The journal shows Dr Edmund Lawless was living at 12 Castlewood-avenue at Rathmines, Dublin in 1868, and aside from his Royal Navy service was a member of the Royal College of Surgeons, England, a professional membership organisation (and these days a registered charity as well). In 1844 he commenced working at Coombs’ hospital in Dublin. In January 1860 Saunders NewsLetter recorded the birth of a son for Dr Lawless, of ’12 Cullenswood-avenue’ and the same address is given in other sources (Saunders News-Letter, 26 Jan 1860, Irish Newspaper Collection, ibid).
The Northern Standard reported on 27 May 1854 that ‘assistant-surgeon Edmund Lawless’ of the Royal Navy was aboard H.M Tiger and serving in the bombardment of Sebastapol (source: Irish Newspaper Collection, FindmyPast). Then in June 1856, Lawless was promoted to Surgeon, aboard H.M Fisgard (Southern Reporter and Cork Commercial Courier, 26 Jun. 1855, Irish Newspaper Collection, FindMyPast).
So at first glance ‘Dr Edmund’ seems to be ruled out as the ‘Gentleman’ Edmund Lawless of Clanbrassil-street, however the 1858 Post Office Directory for Dublin places an Edmund Lawless both in Clanbrassil-street as well as in Rathmines. One name – two addresses.
1858 directory: ’32’ Clanbrassil-street: Edmund Lawless, Esq., and Upper Rathmines’ (note at no 15 there resided a ‘Mrs Armstrong’.)
The earlier 1812 street directory shows Edmund Lawless resided at no ’26’ Clanbrassil-street (Dissertions on the History of Ireland, J. OConor & J McPherson, 1812., GoogleBooks)
And the 1835 ‘Dublin Almanack and General Register of Ireland‘ (Pettigrew & Oulton) shows EdmOnd Lawless at no. 26 Clanbrassil street, occupation ‘nursery man’.
So in 1812 Edmund Lawless, Equire lived at number 26 Clanbrassil street which he had inherited from his brother Denis. By 1835 that address was being operated as a nursery by an ‘Edmond’ Lawless (remember the Chancery records show Edmund the Esquire of that address in 1835 and who had been struggling financially but was able to catch up with his mortgage in 1835).
The 1845 Dublin Almanack (Pettigrew and Oulton) shows ‘Edmond Lawless, 26 Clanbrassil-street and Upper Rathmines’. There is also an Edmund B Lawless recorded for 1845 who lived at ‘205 Brunswick Street’ whose occupation was either solicitor or barrister, as his employment is shown as ‘bar’.Also living at the same address was a solicitor named Philip Lawless.
So it might be surmised that between 1812 and 1856, Edmund Lawless the Esquire of Clanbrassil street had for a period of time struggled financially, and either before or after the death of his wife Margaret was able to pay off his mortgage (did he inherit something upon her death, or had he turned his hand to gardening and operated a nursery as an income?).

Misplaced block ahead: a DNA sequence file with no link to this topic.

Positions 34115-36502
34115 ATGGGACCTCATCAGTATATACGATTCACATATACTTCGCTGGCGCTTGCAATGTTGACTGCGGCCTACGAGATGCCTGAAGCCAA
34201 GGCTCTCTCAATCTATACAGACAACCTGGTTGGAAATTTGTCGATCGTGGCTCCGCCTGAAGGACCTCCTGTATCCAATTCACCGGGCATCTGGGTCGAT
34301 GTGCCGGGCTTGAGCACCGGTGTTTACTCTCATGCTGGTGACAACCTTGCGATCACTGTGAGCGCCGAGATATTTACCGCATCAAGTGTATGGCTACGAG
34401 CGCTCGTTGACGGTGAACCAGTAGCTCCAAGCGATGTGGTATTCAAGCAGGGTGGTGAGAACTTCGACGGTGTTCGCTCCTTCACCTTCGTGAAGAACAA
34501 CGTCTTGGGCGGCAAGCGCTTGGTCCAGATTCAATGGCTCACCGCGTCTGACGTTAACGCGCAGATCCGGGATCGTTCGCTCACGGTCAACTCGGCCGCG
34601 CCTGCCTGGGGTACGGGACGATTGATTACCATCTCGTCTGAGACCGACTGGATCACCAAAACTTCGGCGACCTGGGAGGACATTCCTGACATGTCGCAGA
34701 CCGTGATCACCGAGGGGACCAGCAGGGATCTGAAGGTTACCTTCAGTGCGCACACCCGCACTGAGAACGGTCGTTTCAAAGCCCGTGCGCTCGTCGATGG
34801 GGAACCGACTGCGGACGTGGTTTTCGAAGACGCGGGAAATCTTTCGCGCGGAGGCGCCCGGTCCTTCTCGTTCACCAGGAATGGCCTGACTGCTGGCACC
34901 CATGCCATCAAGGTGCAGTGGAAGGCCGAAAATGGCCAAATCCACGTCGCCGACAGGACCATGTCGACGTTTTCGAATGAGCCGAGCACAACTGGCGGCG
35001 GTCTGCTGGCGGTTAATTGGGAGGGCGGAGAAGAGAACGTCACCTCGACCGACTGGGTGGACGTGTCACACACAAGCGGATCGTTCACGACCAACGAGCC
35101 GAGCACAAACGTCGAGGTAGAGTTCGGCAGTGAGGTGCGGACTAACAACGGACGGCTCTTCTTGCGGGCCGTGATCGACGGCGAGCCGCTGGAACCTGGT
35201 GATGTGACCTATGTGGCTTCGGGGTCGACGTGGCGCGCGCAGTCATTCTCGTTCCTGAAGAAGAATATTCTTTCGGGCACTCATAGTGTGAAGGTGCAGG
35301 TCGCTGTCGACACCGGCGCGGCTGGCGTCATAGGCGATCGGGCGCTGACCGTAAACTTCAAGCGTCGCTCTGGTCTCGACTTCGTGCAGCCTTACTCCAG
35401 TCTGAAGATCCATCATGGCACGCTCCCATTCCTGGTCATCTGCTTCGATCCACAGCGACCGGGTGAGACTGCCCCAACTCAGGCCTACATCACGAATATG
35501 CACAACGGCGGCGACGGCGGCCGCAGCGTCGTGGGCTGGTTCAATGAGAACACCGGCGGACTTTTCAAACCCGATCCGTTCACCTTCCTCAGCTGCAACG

By this time he would have to be somewhere in his late 70’s, as his wife Margaret was born c1773 and it appears that his address varied as either 26-32 Clanbrassil street, or alternatively there is more than one Edmund/Edmond at that particular street address.
In September 1855 Annette Maria Lawless, daughter of ‘Edmund Lawless, Esquire of Upper Clanbrassil-street’ married Edward John Smith (another Esq., son of the late John Smith of Templeogue).
The Rathmines parish records where her marriage took place, simply records the marriage of ‘Edw Jno Smythe to Annette Mary Lawless’ on the 10th of September 1855, witnesses James and Eliza Sinnott (Ireland Roman Catholic CHurch Records, FindMypast).
And then to further muddy things, the Dublin Weekly Nation on the 22nd September 1860 recorded the death of Lieutenant Alfred E. Lawless, the ‘only son of our respected fellow citizen, Edmund Lawless Esquire, P L G, Clanbrassil street’.
Alfred was 29 years of age so he was born c 1831, and as we know from the Chancery case that Edmund the Esquire was living at Clanbrassil street at that time, so it seems the Esquire had only 1 son. PLG probably stands for Poor Law Guardian, and there certainly was an Edmund Lawless in the 1840’s – 1860s who was on the board of the South Dublin Union, among other civic committees.
The Limerick and Clare Examiner on the 6th of January 1855 reported the marriage of Edmund Lawless, Esquire, Royal Navy to Harriet White, the eldest daughter of ‘the late Benjamin K White’, many years mayor of Cashel and J.P for Tipperary and so it seems ‘Doctor Ed’ can be eliminated as the ‘Gentleman’ of Clanbrassil street. The marriage took place in the Cathedral of Cashel (Irish Newspaper Collection, FindMyPast) but this notice doesn’t clarify if this Edmund is not the same Edmund married to Margaret (who died in 1833).
Next on May 14, 1856, it was reported that a ‘son and heir’ of the Royal Navy surgeon Edmund Lawless had been born at ‘Haulbowline’ (Evening Freeman, 21 May 1856, Irish Newspaper collection, ibid). And if this was his son and heir, then it would suggest that Edmund Lawless of Clanbrassil Street, who we know had a son Alfred, is NOT the R.N surgeon Edmund Lawless. (Another son’s birth was recorded in January 1860 with the surgeon living at Cullenswood-avenue (Evening Freeman, 27 Jan 1860) and a daughter on the 19th Sept 1863, the surgeon then living at 3 Lower-Leeson street, Dublin (source: Dublin Evening, 23 Sep 1863, Irish Newspaper Collection, FindMyPast).Further, given this surgeon’s wife is Harriet (nee White) then it would certainly suggest the probability that his is also the same R.N. surgeon who ended up as master of the Saint Patrick Asylum, and who died in 1879.